A Small Business Guide to Fostering the Customer Journey
Here’s the hard truth: You can use the best and most expensive sales tools and still fail to win new customers or clients. It all boils down to how you engage with people. Your offers need to be relevant, and your marketing materials need to resonate with their circumstances.
That’s why you need to build a customer journey map. It helps you to understand your customers better and increases the likelihood of a customer interaction turning into a sale.
Essentially, mapping the customer journey takes the guesswork out of knowing what your audiences want so you can give them exceptional customer experiences. In this guide, we’ll look into the nuts and bolts of building the customer journey.
Overview: What is the customer journey?
The customer, or client, journey is the overall experience people have with your business. It includes interactions through various devices, channels, and touchpoints that your brand uses across each stage of the customer lifecycle -- from awareness to loyalty.
The customer journey gives you a roadmap of how your audiences see your business, leading you through every customer point of contact. This helps you identify weak points and gaps in your marketing and sales messaging and strategies.
4 phases of the customer journey
Each customer journey can vary depending on the dynamics of a business. However, these are the four general phases of how a typical customer journey looks.
You’re dealing with two types of people in the awareness stage -- those who are aware they have a problem but don’t know the solution or people who don’t even know they have a problem.
During this stage, it’s not advisable to tell your audiences to take out their wallets to make a purchase. Hard selling is better suited for the next stages. You’d be better off providing relevant information and steps on how to solve your customers’ problems.
You can also educate them about how frustrating their situation could become if they don’t solve their problems right now. Talking about their “what ifs” helps transition them to the next stage of the customer journey.
Your goal at this stage is to strengthen your customers’ association of their problems with your brand as the solution. This is the stage where your prospects do their research and read product descriptions and reviews, etc.
They are likely to compare your product or service with your competitors’, so you need to establish what makes your offering a better solution. To win at this stage, you need a compelling and unique selling proposition.
This stage of your customer mapping journey is all about turning your web visitors into paying customers. At this point, your audience should have a clear understanding of what their problems are, who you are, and why your products or services are worth their money.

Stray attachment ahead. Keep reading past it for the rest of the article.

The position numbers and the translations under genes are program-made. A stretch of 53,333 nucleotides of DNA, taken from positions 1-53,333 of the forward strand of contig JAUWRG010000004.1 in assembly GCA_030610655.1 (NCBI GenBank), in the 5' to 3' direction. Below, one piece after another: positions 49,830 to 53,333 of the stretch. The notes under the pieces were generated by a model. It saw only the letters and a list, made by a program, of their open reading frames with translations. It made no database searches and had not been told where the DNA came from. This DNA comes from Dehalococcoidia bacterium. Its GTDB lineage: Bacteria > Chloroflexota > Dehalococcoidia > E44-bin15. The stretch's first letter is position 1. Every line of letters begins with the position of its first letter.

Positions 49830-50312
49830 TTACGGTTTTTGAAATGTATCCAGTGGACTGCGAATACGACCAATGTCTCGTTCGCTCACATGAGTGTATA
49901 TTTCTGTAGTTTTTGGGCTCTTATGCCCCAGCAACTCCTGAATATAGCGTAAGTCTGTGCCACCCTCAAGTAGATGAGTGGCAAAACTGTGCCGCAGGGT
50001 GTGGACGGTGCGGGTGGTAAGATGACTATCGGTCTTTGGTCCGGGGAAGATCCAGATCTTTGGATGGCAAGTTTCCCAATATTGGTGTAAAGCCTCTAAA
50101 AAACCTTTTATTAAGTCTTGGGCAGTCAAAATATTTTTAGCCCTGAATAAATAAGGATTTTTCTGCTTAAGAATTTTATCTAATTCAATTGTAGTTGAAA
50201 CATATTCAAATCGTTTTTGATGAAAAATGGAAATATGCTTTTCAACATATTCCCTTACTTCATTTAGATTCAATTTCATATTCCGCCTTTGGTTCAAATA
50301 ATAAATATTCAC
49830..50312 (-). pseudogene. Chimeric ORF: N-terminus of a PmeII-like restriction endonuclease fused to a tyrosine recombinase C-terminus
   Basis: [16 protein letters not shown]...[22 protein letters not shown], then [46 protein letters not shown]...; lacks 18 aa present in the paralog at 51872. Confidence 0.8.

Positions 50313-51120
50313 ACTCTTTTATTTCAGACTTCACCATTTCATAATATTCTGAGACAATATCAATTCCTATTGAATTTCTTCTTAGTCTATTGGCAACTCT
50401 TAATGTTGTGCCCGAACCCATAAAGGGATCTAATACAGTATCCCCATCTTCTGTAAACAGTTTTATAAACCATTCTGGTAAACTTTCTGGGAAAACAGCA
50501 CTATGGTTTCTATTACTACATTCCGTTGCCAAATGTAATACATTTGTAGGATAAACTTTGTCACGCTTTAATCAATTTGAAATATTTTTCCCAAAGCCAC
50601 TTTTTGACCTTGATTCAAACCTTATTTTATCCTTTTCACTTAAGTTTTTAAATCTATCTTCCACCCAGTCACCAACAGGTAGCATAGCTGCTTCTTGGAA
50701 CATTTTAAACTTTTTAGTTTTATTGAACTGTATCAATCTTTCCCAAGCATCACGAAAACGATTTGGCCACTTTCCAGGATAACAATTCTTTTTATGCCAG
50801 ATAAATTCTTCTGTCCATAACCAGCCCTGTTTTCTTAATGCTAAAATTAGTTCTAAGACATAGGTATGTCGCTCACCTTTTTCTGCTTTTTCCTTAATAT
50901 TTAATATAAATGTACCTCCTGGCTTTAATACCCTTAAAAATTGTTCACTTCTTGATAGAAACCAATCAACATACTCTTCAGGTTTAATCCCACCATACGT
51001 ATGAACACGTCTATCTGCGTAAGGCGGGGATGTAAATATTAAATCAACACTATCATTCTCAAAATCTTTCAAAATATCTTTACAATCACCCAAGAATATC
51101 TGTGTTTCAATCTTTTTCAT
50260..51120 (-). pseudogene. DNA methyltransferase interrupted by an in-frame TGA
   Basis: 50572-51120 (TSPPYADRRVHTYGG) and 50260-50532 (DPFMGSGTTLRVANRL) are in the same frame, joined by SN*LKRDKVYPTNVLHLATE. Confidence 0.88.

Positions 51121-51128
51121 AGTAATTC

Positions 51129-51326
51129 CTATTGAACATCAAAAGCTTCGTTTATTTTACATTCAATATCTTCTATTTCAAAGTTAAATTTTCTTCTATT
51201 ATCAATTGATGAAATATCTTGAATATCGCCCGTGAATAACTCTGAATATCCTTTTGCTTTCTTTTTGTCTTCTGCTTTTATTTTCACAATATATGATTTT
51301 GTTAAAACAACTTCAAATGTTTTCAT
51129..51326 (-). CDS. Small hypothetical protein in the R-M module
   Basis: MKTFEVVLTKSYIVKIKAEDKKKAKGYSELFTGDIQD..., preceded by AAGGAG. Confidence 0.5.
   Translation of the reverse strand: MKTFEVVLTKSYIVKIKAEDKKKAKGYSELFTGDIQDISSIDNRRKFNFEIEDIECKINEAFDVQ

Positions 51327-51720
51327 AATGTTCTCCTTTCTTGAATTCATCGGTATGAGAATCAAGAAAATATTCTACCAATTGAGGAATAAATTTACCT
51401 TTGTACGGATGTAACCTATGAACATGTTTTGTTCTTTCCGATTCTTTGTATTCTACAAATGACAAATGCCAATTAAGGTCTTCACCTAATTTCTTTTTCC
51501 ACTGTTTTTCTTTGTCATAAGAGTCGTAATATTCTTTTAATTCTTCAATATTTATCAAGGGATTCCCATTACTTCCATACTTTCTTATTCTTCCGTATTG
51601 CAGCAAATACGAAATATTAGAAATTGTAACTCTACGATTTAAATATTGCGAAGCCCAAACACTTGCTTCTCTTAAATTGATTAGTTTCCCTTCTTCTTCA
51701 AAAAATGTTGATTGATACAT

Your page needs to have a clear call to action (CTA). You could ask your audience to buy, download your coupon, or sign up for a free trial, among potential CTAs.
Some of the best content pieces you can publish during this stage are product comparisons and reviews, discount offers, and case studies.
A sale shouldn’t be the end of your customer relationship. After purchase, keep your customers hooked on your brand by employing tried-and-tested customer retention strategies.
A carefully crafted and executed customer retention strategy deepens your customer relationship. It transforms your shallow transactional relationship to something more meaningful, such as brand loyalty.
Winning your customers’ trust and loyalty will pay dividends for your business since you can leverage repeat business. What’s more, loyal customers are likely to become brand advocates, allowing you to generate more sales through word-of-mouth marketing.
How to create a customer journey for your business
Provide seamless customer-centric experiences with your brand with these proven tips on mapping a customer journey.
1. Create buyer personas
Understand who your customers are by creating buyer personas. This helps you get into your customers’ shoes and learn their shopping behaviors, interests, and preferences. While each customer segment is unique, creating buyer personas will give you a general direction on how to map an effective customer journey.
HubSpot's Make My Persona tool lets you generate buyer personas for your customer journey marketing and sales initiatives. To develop your buyer persona, choose an avatar, specify your prospects’ traits, career, job characteristics, consumption habits, and goals.
It helps to create multiple buyer personas to have clearer representations of your prospects at varying stages of the customer journey. This helps you distinguish between someone who’s been researching the market for some time and someone who is only beginning to think about solving a specific need. This allows you to deliver the right messaging to the right people at the best time.
2. Uncover customer objectives and pain points
Uncover your prospects’ goals and frustrations at each phase as they go through the customer journey. Depending on the phase they’re in, they could be searching for more information about their problems or they could be looking for discount coupons because they’re ready to make the purchase.